Readers, then, ought not allow either idolatry or mythography to do to Cather what Godfrey St. Peter does to these forms: to keep them stripped of their vitality and purpose, to render them of purely pragmatic function in a space of nostalgia. Cather compared the structure of The Professor’s House to Dutch paintings in which interiors are lighted (and shadowed) from windows looking out to seas and ships ( Willa Cather on Writing 30–32), but the window view of a world broken in two did not offer the elation felt in the paintings. From Cather’s window in 1922 could be seen contradiction, fissures, disconnection. Whatever its scene, however, the window is still our only avenue for light, our only portal to a world outside ourselves. For Susan Rosowski, St. Peter’s workroom window is one of Cather’s “narrative . . . windows which promise something real, but which once entered reveal disorder and emptiness” (131). Looking out on what is nearly his last night, the Professor sees only that “a storm was coming on. . . . [T]he sky was black” (275–76). Such windows, whether in the Dutch paintings or in St. Peter’s study, suggest potentiality; they are what Mary Chinery considers “liminal sites.” But when St. Peter comes close to dying, it is not the window in his study that Augusta first opens; rather, she drags him into the upstairs hall, opening windows at the head of the stairs. The text makes it difficult to agree with Rosowski that the workroom window “opens inward” to allow “St. Peter . . . to revel in his imaginative life” (133). The quotations Rosowski selects as evidence of this release, “that he was solitary and must always be so. . . . He was earth, and would return to earth,” and that his recognitions of himself in “pine-trees turned red in the declining sun” provided him with “a kind of sad pleasure” (265–66), do not sound to me like the discourse of one reveling in imaginative life. We simply do not know from the ongoing narrative that “St. Peter is saved” (135). His near death/suicide provides a vivid demonstration that neither inward retreat nor the “long, blue hazy smear” of “the inland sea of his childhood” (30) that Moseley associates with release (198) and the Professor sees from his window will take him or any of us forward, regardless of the fact that what lies ahead is shrouded in uncertainty. The forest-track Hester Prynne contemplates as escape leads onward only if we take it, through the disorder, in a forward direction. Despite much critical opinion to the contrary (and some earlier remarks of her own), Cather found that she could not continue in her life and growth as an artist by taking refuge on the far side of the broken world. The words of the Norwegian song Thea Kronborg sings for Fred Ottenburg in The Song of the Lark might well describe Cather: “Thanks for your advice! But I prefer to steer my boat into the din of roaring breakers. Even if the journey is my last, I may find what I have never found before” (338).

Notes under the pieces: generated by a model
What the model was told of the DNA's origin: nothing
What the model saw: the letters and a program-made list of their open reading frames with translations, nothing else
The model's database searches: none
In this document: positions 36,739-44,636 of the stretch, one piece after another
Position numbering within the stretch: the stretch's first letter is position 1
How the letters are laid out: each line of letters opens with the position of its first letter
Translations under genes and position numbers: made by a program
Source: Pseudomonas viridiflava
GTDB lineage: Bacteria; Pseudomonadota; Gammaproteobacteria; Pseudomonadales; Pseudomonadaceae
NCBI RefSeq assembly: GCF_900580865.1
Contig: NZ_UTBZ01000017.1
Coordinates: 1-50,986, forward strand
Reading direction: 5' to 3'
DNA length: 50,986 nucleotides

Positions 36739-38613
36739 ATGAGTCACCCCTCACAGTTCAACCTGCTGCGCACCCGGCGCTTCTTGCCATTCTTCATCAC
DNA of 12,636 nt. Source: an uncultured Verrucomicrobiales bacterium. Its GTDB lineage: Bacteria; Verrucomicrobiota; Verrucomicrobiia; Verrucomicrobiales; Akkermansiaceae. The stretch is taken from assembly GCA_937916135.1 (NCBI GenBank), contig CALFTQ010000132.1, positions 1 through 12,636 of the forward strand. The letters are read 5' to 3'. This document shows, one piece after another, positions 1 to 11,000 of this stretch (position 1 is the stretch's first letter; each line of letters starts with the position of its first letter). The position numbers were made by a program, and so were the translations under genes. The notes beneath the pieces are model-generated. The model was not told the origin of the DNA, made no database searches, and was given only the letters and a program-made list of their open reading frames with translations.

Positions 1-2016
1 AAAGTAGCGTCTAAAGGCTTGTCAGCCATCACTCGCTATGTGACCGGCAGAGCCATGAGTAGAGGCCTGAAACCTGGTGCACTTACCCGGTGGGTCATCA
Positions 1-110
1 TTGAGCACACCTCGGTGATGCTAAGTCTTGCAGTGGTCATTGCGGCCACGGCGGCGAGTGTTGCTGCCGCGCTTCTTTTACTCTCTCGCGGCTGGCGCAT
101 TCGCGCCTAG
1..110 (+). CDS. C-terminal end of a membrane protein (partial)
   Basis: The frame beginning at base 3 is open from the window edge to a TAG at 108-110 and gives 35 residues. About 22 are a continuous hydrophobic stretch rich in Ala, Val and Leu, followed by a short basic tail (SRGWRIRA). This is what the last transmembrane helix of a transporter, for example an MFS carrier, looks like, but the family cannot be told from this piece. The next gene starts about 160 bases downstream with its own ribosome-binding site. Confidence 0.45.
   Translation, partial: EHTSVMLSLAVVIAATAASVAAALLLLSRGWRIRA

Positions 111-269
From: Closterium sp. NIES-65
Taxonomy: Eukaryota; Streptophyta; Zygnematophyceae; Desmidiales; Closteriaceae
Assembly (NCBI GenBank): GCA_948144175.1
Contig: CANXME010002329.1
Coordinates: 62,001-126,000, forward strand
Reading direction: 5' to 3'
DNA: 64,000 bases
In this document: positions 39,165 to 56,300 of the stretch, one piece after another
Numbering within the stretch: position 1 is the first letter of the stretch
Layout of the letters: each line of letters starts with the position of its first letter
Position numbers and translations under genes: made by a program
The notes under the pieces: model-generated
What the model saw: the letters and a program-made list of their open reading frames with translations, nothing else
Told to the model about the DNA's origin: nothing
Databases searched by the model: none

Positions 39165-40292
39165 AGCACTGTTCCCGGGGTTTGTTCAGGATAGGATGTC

In his preface to the 2007 special edition of the Cather Newsletter and Review, John Murphy refers Cather’s case to Milan Kundera’s challenge to modern readers to shed provincial attitudes in reading literature (1). Kundera argues that “Geographic distance sets the observer back from the local context and allows him to embrace the large context of world literature—the only approach that can bring out a novel’s aesthetic value—that is to say, the previously unseen aspects of existence that this particular novel has managed to make clear, the novelty of form it has found” (30). It seems clear that he does not find the local context deficient in itself, but rather by itself. Of course, there will always be students of Czech descent who appreciate Cather for the understanding she gives them of their personal history; there will always be visitors to Red Cloud, Acoma, and Santa Fe who exclaim “there it is”—the house, the mesa, the Cathedral, the elusive quarry from which its rock was drawn. These are all well and good, but there is an even more elusive quarry of greater rock from which Cather drew her own aesthetic as an artist, and it is this we must seek. She is, of course, a Nebraska writer, an American writer, and belongs within these canons as well. But, Kundera again: “A nation’s possessiveness toward its artists works as a small-context terrorism that reduces the entire meaning of a work to the role it plays in its homeland” (31). It is my argument, then, that it is our task as readers not to abandon the small context but to open it up to the large, to resist readings that reduce Cather to those dressmaker dummies, limbless and mute fragments of a parochial past, that gather dust in the Professor’s study.